"...it must therefore be by the works that the Father is in the Son, and the Son in the Father; and so it is by the works that we understand that the Father is one with the Son."[5]

This point offers a great amount of clarity by preventing the confusion of the Father as the Son (and vice versa). It also maintains the distinctiveness of their persons and the unity of their essence, or substance (substantia). Tertullian reiterates the distinctiveness of the Holy Spirit saying, "Thus the connection of the Father in the Son and of the Son in the Paraclete makes three coherent ones [TR - persons], one distinct from the other; these three exist as one essence, not as one person, just as it is said 'I and my Father, we are one," in respect to the unity of substance, not to the singularity of number.[6]

We should now compare Tertullian's formulations[7] with the Nicene Creed:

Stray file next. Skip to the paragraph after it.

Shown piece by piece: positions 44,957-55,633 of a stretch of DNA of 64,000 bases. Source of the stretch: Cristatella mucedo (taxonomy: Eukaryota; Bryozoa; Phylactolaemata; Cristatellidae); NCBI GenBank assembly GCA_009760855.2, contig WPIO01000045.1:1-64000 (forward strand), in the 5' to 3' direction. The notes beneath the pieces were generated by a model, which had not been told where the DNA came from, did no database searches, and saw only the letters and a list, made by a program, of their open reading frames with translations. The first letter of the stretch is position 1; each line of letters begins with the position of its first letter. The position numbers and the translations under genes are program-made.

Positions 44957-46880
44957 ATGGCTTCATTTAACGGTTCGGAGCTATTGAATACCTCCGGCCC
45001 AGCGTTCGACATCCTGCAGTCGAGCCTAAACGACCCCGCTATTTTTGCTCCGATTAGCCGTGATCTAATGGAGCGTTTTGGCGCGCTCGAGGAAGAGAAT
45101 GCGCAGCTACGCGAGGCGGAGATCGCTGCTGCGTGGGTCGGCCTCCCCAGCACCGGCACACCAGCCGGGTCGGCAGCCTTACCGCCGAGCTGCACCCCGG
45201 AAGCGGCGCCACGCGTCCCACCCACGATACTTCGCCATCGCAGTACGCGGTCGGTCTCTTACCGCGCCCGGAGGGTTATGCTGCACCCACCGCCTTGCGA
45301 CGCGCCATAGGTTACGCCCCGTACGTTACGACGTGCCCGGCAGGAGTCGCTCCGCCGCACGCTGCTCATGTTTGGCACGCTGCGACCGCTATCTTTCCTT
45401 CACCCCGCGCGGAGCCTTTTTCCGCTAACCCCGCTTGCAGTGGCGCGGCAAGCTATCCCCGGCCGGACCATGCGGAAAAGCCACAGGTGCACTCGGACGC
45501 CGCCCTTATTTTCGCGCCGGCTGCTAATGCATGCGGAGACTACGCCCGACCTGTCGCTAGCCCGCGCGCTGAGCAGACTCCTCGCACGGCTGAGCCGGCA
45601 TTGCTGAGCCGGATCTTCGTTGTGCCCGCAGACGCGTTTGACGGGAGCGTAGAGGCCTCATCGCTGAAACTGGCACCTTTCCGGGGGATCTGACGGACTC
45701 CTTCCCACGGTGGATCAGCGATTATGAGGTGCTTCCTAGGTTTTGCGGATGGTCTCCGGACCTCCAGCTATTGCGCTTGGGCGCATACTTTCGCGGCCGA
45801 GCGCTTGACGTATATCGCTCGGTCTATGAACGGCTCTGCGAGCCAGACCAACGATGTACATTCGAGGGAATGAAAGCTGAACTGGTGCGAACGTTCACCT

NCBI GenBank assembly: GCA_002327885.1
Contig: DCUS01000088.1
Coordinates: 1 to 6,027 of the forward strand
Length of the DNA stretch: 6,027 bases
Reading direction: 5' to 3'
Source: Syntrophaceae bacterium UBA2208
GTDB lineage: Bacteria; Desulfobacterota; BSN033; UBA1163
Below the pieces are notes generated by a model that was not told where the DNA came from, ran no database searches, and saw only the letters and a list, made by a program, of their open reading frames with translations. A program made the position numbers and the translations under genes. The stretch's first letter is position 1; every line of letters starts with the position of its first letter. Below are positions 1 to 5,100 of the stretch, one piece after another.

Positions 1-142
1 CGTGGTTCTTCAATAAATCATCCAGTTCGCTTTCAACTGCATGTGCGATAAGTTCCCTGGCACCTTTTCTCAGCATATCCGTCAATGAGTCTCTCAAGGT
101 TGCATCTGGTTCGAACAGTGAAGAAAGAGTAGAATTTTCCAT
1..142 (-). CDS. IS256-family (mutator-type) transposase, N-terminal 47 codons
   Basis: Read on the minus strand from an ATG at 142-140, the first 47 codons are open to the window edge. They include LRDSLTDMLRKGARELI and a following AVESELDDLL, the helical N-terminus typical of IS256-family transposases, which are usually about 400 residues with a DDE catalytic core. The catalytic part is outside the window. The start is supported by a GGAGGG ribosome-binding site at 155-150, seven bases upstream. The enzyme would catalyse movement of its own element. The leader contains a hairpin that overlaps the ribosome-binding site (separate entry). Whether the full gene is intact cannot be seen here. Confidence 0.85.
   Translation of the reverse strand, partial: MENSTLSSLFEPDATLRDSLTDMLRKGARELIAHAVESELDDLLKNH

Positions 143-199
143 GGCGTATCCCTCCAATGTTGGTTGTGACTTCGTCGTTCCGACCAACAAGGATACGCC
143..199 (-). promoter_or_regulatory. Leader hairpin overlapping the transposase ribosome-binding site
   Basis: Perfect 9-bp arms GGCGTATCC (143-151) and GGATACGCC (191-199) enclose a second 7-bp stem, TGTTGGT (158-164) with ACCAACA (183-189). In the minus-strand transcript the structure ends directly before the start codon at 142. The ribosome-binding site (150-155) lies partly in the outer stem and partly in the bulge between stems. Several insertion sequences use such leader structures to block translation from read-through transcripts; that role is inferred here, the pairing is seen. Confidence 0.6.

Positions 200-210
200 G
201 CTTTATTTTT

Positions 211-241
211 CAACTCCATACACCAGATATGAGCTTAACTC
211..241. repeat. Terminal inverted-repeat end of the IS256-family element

Tertullian, Adversus Praxeas

  ... believe that there is one only God, but under the following dispensation... that this one only God has also a Son, His Word, who proceeded from Himself, by whom all things were made, and without whom nothing was made.

Him we believe to have been sent by the Father into the Virgin, and to have been born of her-being both Man and God, the Son of Man and the Son of God, and to have been called by the name of Jesus Christ;

We believe Him to have suffered, died, and been buried, according to the Scriptures, and, after He had been raised again by the Father and taken back to heaven, to be sitting at the right hand of the Father, and that He will come to judge the quick and the dead; who sent also from heaven from the Father, according to His own promise, the Holy Ghost, the Paraclete, the sanctifier of the faith of those who believe in the Father, and in the Son, and in the Holy Ghost.

The Apostle's Creed

I believe in God, the Father Almighty, the Creator of heaven and earth, and in Jesus Christ, His only Son, our Lord:

Who was conceived of the Holy Spirit, born of the Virgin Mary, suffered under Pontius Pilate, was crucified, died, and was buried. He descended into hell. The third day He arose again from the dead. He ascended into heaven and sits at the right hand of God the Father Almighty, whence He shall come to judge the living and the dead. I believe in the Holy Spirit, the holy catholic church, the communion of saints, the forgiveness of sins, the resurrection of the body, and life everlasting.